LOVE LIKE AN ASTRONAUT (& FLY ME TO THE MOON)
~ Of HEARTS & MINDS
ASTRONAUT = A person who travels beyond Earth’s atmosphere;
a trainee for spaceflight. (MERRIAM-WEBSTER’S)
DATING/DATE = An appointment to meet at a specified time; a social engagement between two persons that often has a romantic character. (MERRIAM-WEBSTER’S)
ASTRONAUT DATING = Two people who travel beyond a familiar atmosphere into the realm of the unknown for romantic reasons; a romantic mission.
Astronauts receive training for rapid transitions. They can go from complete boredom to having to perform at maximum capacity in a matter of moments…
We wouldn’t want to send you out into space without training, right? But think about it. Is that how you approach your potential love relationships? Without training and without awareness of your own strengths (and weaknesses) – you’re basically flying blind into the outer space of love, hoping to land on a planet, or a moon. Therefore, space travel is not for the faint of heart, and neither is love.
For some, dating can be like strolling up to a complete stranger and saying: “So, you want to fly to the moon with me?” Not only have you left the entire purpose, premise and intent out of the question, your mission isn’t really helped by its own variables, either: “No, I really have no idea how we’ll get there, but I’ve heard it’s just a fabulous adventure, and everyone else is doing it, so why not? Let’s give it a try!”
Some may also be over-inspired, putting off potential partners with an untrusted enthusiasm for the adventure. That special someone may not understand anything about the mission, such as what the atmosphere on the new planet is like, or whether the air is even breathable.
Just like no space mission is a guaranteed success, no relationship is guaranteed to succeed, either. For manned space missions, each crew member has been specially trained to carry out a specific role – and trained is the key word, here – but who knows what will happen after the launch? The best possible outcome is that everyone performs their roles to perfection, responding rapidly and correctly to each scenario as it arises.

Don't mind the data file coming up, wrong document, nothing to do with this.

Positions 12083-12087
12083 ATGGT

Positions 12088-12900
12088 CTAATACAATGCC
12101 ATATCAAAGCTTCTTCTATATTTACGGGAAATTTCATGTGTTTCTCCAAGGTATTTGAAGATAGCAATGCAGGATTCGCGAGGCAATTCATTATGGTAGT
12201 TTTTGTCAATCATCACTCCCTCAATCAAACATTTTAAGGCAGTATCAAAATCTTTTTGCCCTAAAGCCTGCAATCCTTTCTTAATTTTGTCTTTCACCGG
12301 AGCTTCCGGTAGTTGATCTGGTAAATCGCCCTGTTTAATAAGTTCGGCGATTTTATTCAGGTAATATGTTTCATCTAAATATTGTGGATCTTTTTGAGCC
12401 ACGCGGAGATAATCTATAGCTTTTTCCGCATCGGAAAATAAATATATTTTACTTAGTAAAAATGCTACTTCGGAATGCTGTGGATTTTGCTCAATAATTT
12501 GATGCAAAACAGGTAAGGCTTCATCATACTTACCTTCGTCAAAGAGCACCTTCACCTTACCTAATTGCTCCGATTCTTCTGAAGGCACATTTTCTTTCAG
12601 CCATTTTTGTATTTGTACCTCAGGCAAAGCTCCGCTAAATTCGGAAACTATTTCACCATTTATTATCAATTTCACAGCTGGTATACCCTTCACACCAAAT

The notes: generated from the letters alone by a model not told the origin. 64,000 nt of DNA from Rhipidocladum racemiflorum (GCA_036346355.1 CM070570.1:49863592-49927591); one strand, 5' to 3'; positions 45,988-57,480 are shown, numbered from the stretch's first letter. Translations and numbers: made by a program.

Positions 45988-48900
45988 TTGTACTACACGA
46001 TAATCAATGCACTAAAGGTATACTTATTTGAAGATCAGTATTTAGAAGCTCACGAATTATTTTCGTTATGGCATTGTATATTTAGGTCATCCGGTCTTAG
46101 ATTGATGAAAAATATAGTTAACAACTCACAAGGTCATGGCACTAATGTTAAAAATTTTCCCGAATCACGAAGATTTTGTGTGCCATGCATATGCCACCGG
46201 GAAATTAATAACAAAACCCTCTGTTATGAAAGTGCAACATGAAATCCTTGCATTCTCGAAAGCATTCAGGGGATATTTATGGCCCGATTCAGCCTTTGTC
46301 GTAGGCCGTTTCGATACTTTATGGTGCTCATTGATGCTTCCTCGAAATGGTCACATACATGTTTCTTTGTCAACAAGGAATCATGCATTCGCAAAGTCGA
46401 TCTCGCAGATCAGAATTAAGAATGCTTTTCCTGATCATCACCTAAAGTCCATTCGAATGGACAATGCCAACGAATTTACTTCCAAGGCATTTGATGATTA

Factor in the increasingly expanding and complicated world of Internet dating and social media – where connections can occur as fast as the speed of light – and it becomes apparent that each crew member MUST understand what the mission actually is…
MISSION FAILURE NO. 1 – NO ONE UNDERSTANDS WHAT THE MISSION IS
And this is exactly why most missions of love fail – all hype and no prep. Most of the failed connections I’ve dealt with fall into this huge, strange category. My goal is to prepare you for the mission.
Retired NASA Flight Director Eugene Francis “Gene” Krantz directed the successful Mission Control team efforts to save the crew of Apollo 13. A favorite figure in the history of U.S. manned space exploration, Krantz was also a personal friend of the American astronauts of his time. Some could even argue that, no one – not even the astronauts themselves – were as invested in their safe return to Earth as he was.
To give you an idea of how–even with all the best prep work, training and support–things can easily go all wrong, the following is Krantz’s famous countdown to launch the Apollo 13 mission to the moon. Krantz: “Apollo 13 Flight Controllers, listen up! Give me a go/no-go for launch… “Booster!” – “Go!” “RETRO!” (Retrofire Officer) – “ Go!” “FIDO!” (Flight Dynamics Officer) – “We’re go, Flight!” “Guidance!” – “Guidance go!” “Surgeon!” – “Go, Flight.” “EECOM!” (Command Service Module Electrical and Environmental Engineer) – “We’re go, Flight!” “GNC!” (Guidance, Navigation & Control) – “We’re go!” “TELMU!” (Telemetry) – “Go!” Control!” (EECOM’s counterpart for Lunar Module systems) – “Go, Flight!” Procedures! – “Go!” “INCO!” (Instrumentation and Communications Officer) –“ Go!” “FAO!” (Flight Activities Officer) – “We are go!” “Network!” – “Go!” “Recovery!” – “Go!” “CAPCOM!” (Capsule Communicator) – “We’re go, Flight!” Krantz: “Launch Control, this is Houston. We are go for launch!”
Alas, the astronauts of Apollo 13 never made it to the moon, but because they made it back to Earth alive, that mission was called a “successful failure.” Going to the moon failed despite all the best minds in the country fighting for it every step of the way. There were just too many unforeseen variables in that mission.
But it doesn’t have to be this way in your relationships. You can always become a better Flight Director.